These differences can get barbecue lovers up in arms defending their local style as the only “real” barbecue. However, we feel that there are so many variations on barbecue that it’s impossible to define which one is best. We love them all!

Barbecue in America began during the Colonial era in Virginia

All barbecue employs similar meat smoking strategies, but it utilizes different wood, animals, cuts, barbecue sauces, and accompaniments. Many Southerners relied on pigs for meat, since pig farming was cheap and relatively easy, so pork remains the most commonly barbecued meat.

In Texas, cattle farming reigned supreme, and beef barbecue remains dominant there to this day. Five of these barbecue traditions include Texas, Memphis, Kansas City, the Carolinas, and Alabama. These regions make up what is known as the “barbecue belt,” the area of the U.S. where barbecue has a prominent and rich history. Let’s take a look at each of these styles.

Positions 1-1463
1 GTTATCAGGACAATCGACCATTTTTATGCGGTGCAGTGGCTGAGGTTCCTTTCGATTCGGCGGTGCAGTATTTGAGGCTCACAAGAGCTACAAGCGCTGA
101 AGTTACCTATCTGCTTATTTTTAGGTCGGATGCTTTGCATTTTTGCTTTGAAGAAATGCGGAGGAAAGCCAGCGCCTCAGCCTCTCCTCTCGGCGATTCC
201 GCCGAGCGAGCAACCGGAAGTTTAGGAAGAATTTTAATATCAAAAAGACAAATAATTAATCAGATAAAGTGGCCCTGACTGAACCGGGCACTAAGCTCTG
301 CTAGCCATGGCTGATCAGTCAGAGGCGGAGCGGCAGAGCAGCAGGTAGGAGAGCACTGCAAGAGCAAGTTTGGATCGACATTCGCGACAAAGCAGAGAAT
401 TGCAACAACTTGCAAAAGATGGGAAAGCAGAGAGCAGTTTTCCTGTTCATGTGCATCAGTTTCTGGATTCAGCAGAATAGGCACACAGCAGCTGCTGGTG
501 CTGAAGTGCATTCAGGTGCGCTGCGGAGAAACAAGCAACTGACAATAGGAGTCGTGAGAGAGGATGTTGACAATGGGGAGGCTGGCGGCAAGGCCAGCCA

Texas Style

Texas barbecue is unique among the barbecue belts for featuring beef instead of pulled pork. Though this might spark a spirited debate among barbecue enthusiasts, Texas barbecue comes from a long tradition of cattle farming by German immigrants. They used beef brisket for smoking because this cut features a high fat content that doesn’t dry out during long cooking periods. Beef sausage and short ribs are also popular. However, this is a huge state that contains many different cultures, and its barbecue reflects that.

The most iconic Texas barbecue, the one that people are most likely to imagine when they think of smoked meat in this state, comes from central Texas, where the meat is smoked for 6 to 12 hours and served plainly, without barbecue sauces. This style comes from Czech and German immigrants. 

The other regions of the state have their own famous traditions. West Texas is known for “Cowboy style” barbecue which involves direct heat. It may also involve other animals like goats or mutton.